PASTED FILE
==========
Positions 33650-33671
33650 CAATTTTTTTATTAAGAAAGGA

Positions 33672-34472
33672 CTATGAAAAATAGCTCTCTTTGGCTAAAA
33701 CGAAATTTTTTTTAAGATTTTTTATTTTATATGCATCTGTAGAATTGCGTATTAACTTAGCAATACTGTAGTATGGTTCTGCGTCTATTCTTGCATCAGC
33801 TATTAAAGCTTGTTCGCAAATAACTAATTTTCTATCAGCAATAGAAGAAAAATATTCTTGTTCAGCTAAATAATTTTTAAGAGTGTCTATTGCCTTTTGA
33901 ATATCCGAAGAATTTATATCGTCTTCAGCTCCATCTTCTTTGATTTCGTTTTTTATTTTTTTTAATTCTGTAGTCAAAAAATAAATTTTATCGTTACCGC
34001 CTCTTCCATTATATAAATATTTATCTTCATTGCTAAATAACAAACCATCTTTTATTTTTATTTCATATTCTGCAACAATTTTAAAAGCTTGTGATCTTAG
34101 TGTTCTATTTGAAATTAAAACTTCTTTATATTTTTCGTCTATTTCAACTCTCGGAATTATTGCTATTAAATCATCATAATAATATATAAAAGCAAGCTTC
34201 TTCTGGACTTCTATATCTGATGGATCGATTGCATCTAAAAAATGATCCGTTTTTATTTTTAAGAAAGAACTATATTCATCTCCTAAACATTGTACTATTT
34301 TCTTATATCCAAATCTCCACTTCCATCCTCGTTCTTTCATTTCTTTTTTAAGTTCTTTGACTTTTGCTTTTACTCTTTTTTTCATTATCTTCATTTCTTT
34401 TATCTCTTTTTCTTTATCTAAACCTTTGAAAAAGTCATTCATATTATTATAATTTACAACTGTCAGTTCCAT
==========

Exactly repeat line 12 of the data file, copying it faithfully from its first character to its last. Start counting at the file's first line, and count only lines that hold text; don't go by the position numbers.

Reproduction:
34401 TATCTCTTTTTCTTTATCTAAACCTTTGAAAAAGTCATTCATATTATTATAATTTACAACTGTCAGTTCCAT